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Regarding recent articles and an editorial about the expansion of James Madison Park and the fate of the two nearby "historic homes," they many have been architectural gems in their day, but in my opinion are no more.

Back in the 1950s the Anna and Cornelius Collins home at 646 E. Gorham St. was purchased and converted into four apartments. In the process, they sacrificed what must have been a grand staircase off the original entrance to build an outside stairway for tenants. And I don't believe their revised kitchen resembled the original.

The second floor apartments, probably using the space of two former bedrooms, consisted of a living room, bedroom, efficiency kitchen and a bath in the hallway connecting the two. Inasmuch as we occupied one of these for three years in the 1950s, I believe any resemblance to the original home was lost during conversion.

The Conner house at 640 E. Gorham St. is, in my opinion, an undistinguished brick home with little to recommend it architecturally. I don't believe it will be worth the astronomical cost of moving either of them.

Get on with the future and expand the park into what will become an extraordinary lakefront green space.

- Marilyn B. Hurst, Madison\

Lower lake level to save Cherokee Marsh District 18\Ald. Michael Schumacher is right to sponsor a request to review the lake level policy for the Yahara lakes.

This policy alone isn't a complete solution to the high water problem. But holding Lake Mendota at a lower level when possible will increase its capacity to hold rainfall and runoff and will reduce flooding and wetland destruction in Cherokee Marsh, Lake Mendota and downstream.

Dane County, the city of Madison and other government units have done much in recent years to address high water levels. Newly acquired and restored wetlands will help temper flood surges. Funds were allocated to repair the locks and dams and to improve computer modeling and monitoring. A variety of efforts are working to improve storm water management.

But Lake Mendota's maximum levels continue to rise as development results in increased runoff, and rainfall become more extreme. Shoreline wetlands in Cherokee Marsh continue to erode.

One of the objectives in Dane County's Flood Mitigation Plan of 2004 is to ensure that the Department of Natural Resources gives flood risk high priority in the lake level orders for the Yahara lakes. The city's request is only asking the county and DNR to follow through on this objective.

- Jan Axelson, Madison\

Defending obese health care workers\Regarding a Thursday letter on obesity, discrimination starts with "casual observation" and apparently ends with determining that certain groups categorized by profession, race or political view should be held to higher standards than other groups.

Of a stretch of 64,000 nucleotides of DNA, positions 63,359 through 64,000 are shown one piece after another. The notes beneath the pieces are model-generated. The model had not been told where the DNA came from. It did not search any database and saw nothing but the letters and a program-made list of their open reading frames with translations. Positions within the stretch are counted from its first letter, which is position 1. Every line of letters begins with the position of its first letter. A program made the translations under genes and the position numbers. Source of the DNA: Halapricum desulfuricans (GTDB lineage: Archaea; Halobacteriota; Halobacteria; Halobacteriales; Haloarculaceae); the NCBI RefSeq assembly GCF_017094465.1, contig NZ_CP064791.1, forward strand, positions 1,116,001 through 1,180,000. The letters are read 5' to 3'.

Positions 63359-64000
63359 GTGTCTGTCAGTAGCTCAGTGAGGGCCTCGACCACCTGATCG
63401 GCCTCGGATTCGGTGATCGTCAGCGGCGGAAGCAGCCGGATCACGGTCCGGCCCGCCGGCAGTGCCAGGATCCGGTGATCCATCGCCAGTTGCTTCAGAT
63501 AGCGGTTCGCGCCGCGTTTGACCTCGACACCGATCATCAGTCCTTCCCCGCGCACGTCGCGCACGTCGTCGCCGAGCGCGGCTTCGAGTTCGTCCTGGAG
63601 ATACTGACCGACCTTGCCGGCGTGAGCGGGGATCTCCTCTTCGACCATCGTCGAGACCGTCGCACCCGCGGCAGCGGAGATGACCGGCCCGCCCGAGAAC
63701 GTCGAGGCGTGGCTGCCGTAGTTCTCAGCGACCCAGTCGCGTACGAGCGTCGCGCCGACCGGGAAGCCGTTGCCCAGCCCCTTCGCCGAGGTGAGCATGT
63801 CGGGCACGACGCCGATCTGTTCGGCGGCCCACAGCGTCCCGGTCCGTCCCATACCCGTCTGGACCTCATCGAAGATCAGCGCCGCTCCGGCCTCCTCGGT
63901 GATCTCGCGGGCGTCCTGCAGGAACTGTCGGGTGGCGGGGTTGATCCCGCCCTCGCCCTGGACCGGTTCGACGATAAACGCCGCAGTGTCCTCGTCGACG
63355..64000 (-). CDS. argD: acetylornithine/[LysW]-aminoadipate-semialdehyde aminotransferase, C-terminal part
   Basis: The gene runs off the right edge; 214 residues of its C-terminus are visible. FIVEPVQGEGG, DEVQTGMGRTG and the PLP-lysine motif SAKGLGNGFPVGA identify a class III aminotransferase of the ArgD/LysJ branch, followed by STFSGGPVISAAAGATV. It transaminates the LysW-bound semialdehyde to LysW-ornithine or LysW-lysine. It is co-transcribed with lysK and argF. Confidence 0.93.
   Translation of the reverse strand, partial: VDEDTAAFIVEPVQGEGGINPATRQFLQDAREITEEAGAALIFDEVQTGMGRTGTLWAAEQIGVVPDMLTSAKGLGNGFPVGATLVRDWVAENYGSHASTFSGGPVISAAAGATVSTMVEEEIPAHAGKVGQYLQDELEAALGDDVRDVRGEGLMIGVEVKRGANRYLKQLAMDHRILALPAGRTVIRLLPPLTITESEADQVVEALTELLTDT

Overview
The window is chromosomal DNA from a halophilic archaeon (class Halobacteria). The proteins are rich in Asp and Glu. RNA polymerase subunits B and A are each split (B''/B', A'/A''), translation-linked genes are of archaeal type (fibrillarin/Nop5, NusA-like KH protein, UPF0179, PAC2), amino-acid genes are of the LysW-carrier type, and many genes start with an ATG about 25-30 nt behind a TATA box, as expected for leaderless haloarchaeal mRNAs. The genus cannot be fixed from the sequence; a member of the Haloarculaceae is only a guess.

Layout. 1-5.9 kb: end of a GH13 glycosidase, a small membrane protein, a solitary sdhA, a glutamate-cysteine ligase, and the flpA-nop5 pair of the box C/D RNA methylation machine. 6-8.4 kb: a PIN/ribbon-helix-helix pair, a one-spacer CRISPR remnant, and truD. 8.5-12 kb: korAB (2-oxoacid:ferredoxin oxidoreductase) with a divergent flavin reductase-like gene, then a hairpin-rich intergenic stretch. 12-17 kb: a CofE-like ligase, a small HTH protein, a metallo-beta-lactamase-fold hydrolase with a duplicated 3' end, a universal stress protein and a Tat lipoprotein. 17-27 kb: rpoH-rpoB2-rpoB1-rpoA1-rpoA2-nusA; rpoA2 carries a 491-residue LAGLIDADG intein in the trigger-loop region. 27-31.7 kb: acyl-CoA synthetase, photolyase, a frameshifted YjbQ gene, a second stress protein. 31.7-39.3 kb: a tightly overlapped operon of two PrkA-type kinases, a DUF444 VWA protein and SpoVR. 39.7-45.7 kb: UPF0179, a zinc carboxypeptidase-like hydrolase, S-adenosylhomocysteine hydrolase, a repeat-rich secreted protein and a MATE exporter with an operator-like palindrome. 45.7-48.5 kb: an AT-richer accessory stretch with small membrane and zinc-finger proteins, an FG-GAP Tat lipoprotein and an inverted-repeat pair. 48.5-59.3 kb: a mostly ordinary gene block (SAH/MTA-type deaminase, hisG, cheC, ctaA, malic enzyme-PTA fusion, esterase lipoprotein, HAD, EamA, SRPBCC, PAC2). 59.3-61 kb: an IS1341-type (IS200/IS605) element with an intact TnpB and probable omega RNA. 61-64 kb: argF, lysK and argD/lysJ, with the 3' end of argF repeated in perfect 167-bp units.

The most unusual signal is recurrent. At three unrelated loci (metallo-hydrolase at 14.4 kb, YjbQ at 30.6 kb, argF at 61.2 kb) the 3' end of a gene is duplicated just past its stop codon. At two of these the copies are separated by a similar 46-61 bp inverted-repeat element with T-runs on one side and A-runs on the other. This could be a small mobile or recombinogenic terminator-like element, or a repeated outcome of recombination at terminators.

Health care workers are ordinary people who give many weekends, holidays, nights, evenings and double shifts to care for people who are ill. Having worked in health care for over 30 years, I can accurately report that the stress involved in caring for hospitalized patients has increased dramatically. Some people don't want to be counseled about obesity by someone who is considered "thin" because that person "doesn't understand the struggle."

I'm sure that no one wants to be obese, but since there are many factors that effect weight - genetics, medical conditions, economics, etc - people of all professions, races and political views become obese.

Did the letter writer receive substandard care from a heath care worker who was "obese?" How hard does he work to keep his weight under control?My employer offers incentives for healthy lifestyles and I appreciate that. And, by the way, I am not obese - as if that matters.

- Jane Jenson, RN, Oregon\

Child care quality rating scale needed\It is indeed a positive step to create the new Department of Children and Families. Wisconsin residents should also know how critical it is to encourage their representatives to vote for a state quality rating scale as well.

These scales, in effect in many states, rate the quality of all child care programs that receive state child care subsidy dollars - our tax dollars - for families in the W-2 program. They tie reimbursement levels to the quality rating.

Currently in Wisconsin, child care programs with high staff turnover that are terrible experiences for young children receive the save amount of subsidy per day as centers or homes with experienced staff who offer rich, wonderful experiences for children.